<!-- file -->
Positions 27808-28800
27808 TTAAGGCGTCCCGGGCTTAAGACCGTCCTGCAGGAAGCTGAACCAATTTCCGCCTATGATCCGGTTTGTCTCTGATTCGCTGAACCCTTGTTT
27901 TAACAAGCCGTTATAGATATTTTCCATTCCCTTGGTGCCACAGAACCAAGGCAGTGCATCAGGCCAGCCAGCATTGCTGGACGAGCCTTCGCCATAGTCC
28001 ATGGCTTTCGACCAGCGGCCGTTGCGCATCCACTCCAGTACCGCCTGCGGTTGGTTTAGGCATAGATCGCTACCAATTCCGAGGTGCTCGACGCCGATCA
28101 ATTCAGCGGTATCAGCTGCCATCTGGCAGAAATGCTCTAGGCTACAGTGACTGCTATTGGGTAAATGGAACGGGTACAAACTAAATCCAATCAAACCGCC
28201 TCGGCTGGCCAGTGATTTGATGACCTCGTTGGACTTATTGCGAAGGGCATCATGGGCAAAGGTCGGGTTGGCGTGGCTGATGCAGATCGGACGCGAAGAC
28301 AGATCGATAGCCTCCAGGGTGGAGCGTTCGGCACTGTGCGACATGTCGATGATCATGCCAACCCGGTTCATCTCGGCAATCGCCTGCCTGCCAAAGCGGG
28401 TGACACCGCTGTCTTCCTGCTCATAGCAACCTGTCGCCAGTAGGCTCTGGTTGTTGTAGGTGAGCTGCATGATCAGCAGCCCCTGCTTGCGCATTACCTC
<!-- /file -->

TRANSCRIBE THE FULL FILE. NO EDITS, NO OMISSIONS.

Positions 27808-28800
27808 TTAAGGCGTCCCGGGCTTAAGACCGTCCTGCAGGAAGCTGAACCAATTTCCGCCTATGATCCGGTTTGTCTCTGATTCGCTGAACCCTTGTTT
27901 TAACAAGCCGTTATAGATATTTTCCATTCCCTTGGTGCCACAGAACCAAGGCAGTGCATCAGGCCAGCCAGCATTGCTGGACGAGCCTTCGCCATAGTCC
28001 ATGGCTTTCGACCAGCGGCCGTTGCGCATCCACTCCAGTACCGCCTGCGGTTGGTTTAGGCATAGATCGCTACCAATTCCGAGGTGCTCGACGCCGATCA
28101 ATTCAGCGGTATCAGCTGCCATCTGGCAGAAATGCTCTAGGCTACAGTGACTGCTATTGGGTAAATGGAACGGGTACAAACTAAATCCAATCAAACCGCC
28201 TCGGCTGGCCAGTGATTTGATGACCTCGTTGGACTTATTGCGAAGGGCATCATGGGCAAAGGTCGGGTTGGCGTGGCTGATGCAGATCGGACGCGAAGAC
28301 AGATCGATAGCCTCCAGGGTGGAGCGTTCGGCACTGTGCGACATGTCGATGATCATGCCAACCCGGTTCATCTCGGCAATCGCCTGCCTGCCAAAGCGGG
28401 TGACACCGCTGTCTTCCTGCTCATAGCAACCTGTCGCCAGTAGGCTCTGGTTGTTGTAGGTGAGCTGCATGATCAGCAGCCCCTGCTTGCGCATTACCTC